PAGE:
Furnace pressure valve leaking.


The pressure overflow valve on my furnace is leaking. It's a gas fired hot water radiator system. I recently replaced the corroded original, thinking that that was the problem, but it is persisting. Here are the symptoms: The pressure gauge on the unit shows 30psi which is the burst point for the pressure valve, hence the leak. If I trigger the valve and fill up a bucket with water, I can get the pressure gauge down to around zero, but within an hour it's back up to 30psi. I think the problem may be that the water supply valve to the furnace has failed, allowing water to get by and raise the pressure. Does that sound right? It feels like there's water flowing in the supply line after I trigger the pressure relief valve, but the supply has a ball valve, and I thought those things never failed...Could there be some grit or corrosion in it? I want to make sure I eliminate other possibilities before I cut the valve out and replace it.
Thanks, Andrew
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Andrew wrote:

You could be on the right track.
A HWH Hydronic boiler may have an automatic feed water valve, like: http://www.cashacme.com/a41ab40.php
Or, it may be manually controlled with a valve.
Either way, there could be a leak which is over- pressuring the boiler.
Trace the city water supply line to the boiler and identify all the components. If you are going to replace anything, you'll need a way to shut the supply off. You'll also need to drain the *entire* heating system unless there is some isolation avlve present.
If it can wait, this job is better suited for Spring.
Jim
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I've never seen a furnace with a pressure relief valve. All boilers have them though. Furnaces heat air, boilers heat water or make steam.
Yes, it sounds like your regulator and fill valve are shot. I know of some that are 50 years old and still working, but on my boiler, 7 years is a stretch.
You say the ball vale is in line, but that is probably open for water to self fill if needed. Temporarily, you may get buy turning it off. Unless, or course, that is leaking by also. That can happen
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Thanks for clearing up the furnace/boiler distinction. The ball valve is in-line, and it is definitely closed. It always has been except when I've re-filled the system after draining it. The cold water from the city comes in through this ball valve to a tee that goes *down* into the circulator pump and *up* to supply the radiators. Is this ball valve different from the "regulator" and "fill valve"? Are those two different things or the same thing? Here's the manual for my unit. Figure 5 shows the plumbing configuration:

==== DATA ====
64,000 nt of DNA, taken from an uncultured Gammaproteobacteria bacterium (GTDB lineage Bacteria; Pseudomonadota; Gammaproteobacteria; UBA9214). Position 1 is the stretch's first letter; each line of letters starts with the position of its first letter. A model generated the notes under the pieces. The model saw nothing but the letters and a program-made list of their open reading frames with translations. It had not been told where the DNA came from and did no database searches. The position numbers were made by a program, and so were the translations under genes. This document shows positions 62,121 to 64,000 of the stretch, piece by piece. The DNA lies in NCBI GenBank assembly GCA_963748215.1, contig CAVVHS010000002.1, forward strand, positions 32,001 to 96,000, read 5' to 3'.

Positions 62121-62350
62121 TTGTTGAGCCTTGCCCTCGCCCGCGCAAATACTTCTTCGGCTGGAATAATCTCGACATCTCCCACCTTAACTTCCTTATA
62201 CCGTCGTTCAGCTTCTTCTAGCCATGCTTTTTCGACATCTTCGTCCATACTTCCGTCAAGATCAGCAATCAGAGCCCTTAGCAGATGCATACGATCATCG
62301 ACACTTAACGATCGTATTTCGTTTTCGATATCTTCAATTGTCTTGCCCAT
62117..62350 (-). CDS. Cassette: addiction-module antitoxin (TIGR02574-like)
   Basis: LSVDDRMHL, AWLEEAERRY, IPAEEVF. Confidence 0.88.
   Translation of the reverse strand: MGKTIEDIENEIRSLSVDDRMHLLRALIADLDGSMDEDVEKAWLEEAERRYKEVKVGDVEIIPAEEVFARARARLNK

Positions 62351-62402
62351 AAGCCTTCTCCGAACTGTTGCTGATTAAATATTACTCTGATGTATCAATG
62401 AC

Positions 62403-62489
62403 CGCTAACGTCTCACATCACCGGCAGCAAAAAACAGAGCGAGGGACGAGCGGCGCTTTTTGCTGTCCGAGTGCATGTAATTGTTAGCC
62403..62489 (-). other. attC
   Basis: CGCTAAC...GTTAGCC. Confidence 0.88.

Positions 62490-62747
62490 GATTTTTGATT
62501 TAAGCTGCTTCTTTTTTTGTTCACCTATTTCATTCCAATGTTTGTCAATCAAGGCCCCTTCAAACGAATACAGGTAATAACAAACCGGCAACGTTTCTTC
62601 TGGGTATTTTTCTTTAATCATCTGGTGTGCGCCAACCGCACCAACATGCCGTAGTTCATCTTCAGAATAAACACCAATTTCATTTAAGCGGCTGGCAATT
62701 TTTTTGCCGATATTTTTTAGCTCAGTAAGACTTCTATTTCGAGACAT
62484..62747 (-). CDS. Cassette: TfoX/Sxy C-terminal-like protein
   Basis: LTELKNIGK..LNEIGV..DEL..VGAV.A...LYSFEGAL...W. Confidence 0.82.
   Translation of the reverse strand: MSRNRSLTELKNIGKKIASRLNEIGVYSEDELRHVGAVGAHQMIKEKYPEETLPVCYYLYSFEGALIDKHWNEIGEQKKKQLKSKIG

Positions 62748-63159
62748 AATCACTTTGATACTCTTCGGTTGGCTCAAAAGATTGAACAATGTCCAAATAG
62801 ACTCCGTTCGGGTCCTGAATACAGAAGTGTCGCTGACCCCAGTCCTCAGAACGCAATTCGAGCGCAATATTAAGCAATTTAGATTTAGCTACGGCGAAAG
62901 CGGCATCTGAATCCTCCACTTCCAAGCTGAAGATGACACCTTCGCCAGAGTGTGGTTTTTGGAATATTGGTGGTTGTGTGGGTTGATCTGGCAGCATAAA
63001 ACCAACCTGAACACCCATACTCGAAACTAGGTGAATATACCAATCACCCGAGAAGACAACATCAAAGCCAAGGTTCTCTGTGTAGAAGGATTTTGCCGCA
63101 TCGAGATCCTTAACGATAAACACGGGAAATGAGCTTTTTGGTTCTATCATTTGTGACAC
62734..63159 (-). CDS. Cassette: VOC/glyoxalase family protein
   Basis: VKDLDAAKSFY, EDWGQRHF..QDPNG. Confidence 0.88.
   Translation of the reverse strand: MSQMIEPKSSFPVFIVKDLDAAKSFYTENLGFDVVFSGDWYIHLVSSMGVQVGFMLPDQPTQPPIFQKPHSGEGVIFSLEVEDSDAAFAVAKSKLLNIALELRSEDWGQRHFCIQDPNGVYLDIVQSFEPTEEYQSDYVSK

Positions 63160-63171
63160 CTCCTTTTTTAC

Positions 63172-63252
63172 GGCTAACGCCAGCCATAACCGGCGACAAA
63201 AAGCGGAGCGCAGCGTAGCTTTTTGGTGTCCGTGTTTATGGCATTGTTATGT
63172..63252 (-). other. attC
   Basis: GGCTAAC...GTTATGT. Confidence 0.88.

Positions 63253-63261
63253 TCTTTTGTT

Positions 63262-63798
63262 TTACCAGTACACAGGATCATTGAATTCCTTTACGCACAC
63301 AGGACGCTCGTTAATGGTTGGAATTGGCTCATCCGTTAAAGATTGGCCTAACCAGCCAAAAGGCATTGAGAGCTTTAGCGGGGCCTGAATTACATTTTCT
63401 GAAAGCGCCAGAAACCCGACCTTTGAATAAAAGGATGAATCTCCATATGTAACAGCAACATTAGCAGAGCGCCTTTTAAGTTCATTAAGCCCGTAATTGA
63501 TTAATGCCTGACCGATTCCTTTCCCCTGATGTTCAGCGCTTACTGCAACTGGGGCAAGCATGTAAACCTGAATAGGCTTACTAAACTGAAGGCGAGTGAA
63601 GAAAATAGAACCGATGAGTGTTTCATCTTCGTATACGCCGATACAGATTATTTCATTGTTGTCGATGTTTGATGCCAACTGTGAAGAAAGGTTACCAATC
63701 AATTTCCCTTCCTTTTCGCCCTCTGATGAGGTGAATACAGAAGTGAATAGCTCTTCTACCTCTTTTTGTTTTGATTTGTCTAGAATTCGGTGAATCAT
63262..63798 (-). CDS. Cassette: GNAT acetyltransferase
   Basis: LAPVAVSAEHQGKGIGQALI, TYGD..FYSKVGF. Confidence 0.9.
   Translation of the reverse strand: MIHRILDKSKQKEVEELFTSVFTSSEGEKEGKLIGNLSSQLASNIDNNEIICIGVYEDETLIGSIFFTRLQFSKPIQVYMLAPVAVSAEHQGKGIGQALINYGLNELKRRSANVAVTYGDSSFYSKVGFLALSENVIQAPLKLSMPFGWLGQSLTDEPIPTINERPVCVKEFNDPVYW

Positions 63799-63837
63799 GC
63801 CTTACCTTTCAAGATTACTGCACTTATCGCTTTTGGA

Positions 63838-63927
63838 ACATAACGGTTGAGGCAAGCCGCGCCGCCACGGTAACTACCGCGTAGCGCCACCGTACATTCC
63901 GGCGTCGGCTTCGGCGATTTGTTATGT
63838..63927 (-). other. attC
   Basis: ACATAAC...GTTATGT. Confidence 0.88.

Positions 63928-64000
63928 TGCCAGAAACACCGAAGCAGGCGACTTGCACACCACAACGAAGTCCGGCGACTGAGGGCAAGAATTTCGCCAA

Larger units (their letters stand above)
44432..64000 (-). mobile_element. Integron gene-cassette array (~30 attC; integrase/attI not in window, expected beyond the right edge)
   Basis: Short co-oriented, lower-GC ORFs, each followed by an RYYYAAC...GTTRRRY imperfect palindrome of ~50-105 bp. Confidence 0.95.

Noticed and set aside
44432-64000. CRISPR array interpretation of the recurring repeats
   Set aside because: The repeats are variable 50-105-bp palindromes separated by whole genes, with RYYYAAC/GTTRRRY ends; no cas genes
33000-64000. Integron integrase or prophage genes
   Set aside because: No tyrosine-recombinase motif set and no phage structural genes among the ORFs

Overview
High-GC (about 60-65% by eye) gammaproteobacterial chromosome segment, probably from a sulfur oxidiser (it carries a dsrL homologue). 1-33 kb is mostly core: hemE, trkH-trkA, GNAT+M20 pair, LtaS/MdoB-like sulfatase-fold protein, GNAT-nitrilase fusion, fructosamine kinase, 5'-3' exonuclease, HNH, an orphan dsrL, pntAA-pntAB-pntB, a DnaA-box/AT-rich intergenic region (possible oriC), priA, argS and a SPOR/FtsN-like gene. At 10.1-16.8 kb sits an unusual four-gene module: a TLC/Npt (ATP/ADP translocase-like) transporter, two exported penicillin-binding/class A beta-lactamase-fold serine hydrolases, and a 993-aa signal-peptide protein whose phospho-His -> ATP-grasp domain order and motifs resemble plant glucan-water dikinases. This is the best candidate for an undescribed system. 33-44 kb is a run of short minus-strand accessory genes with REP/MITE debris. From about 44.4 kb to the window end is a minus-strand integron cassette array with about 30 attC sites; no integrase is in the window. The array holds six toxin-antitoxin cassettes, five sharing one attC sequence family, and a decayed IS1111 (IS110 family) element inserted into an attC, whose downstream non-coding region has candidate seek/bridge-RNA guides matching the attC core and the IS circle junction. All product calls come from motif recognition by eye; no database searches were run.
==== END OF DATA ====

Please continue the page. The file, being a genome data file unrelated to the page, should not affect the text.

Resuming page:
http://www.crownboiler.com/manuals/content/Residential_Boilers/Gas/Aruba%20 (ABF-SPD,%20ABF-EID).pdf
Thanks, Andrew
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http://www.crownboiler.com/manuals/content/Residential_Boilers/Gas/Aruba%20 (ABF-SPD,%20ABF-EID).pdf
Your system is a little different than mine. I looked at page 5 of the instructions and it looks as though the water supply line is going into a fitting at the expansion tank, or Filtrol tank. If it is typical of most, there is a bladder inside that will absorb the water as it expands when heated. When they go bad they fill up and the bladder no longer moves and you get over pressure.
This shows some of the common parts of a filling system, including the Watts regulator often used. http://www.ccallis.com/expansion_tanks.htm
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Sounds very much as if your expansion tank is full of water. What to do about it depends on the type of expansion tank you have. For mine, I shut a valve leading to the tank, and then there is a valve on the tank that I open to drain out the water. I have a short length of garden hose that I attach to that valve so I can direct the water into a bucket.
CWM
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Okay, I hadn't considered a failure in the expansion tank. Mine is not isolated by a control valve, and there's no way to drain the water from it without taking it off the system, and that would require draining the whole thing. It DOES have a schraeder valve, however. When I activated that valve with my fingernail, air came out and lowered the pressure in the system (as registered on the pressure gauge). And now the leak seems to have stopped and that lower pressure has been maintained. Could this have been my problem all along? Would excess air in the system find its way into the expansion tank and stay there? I guess I'm not sure how that would happen. Any idea what this symptom would suggest? The tank is clearly not full of water, since some air at least came out, but is this a sign of failure nevertheless?
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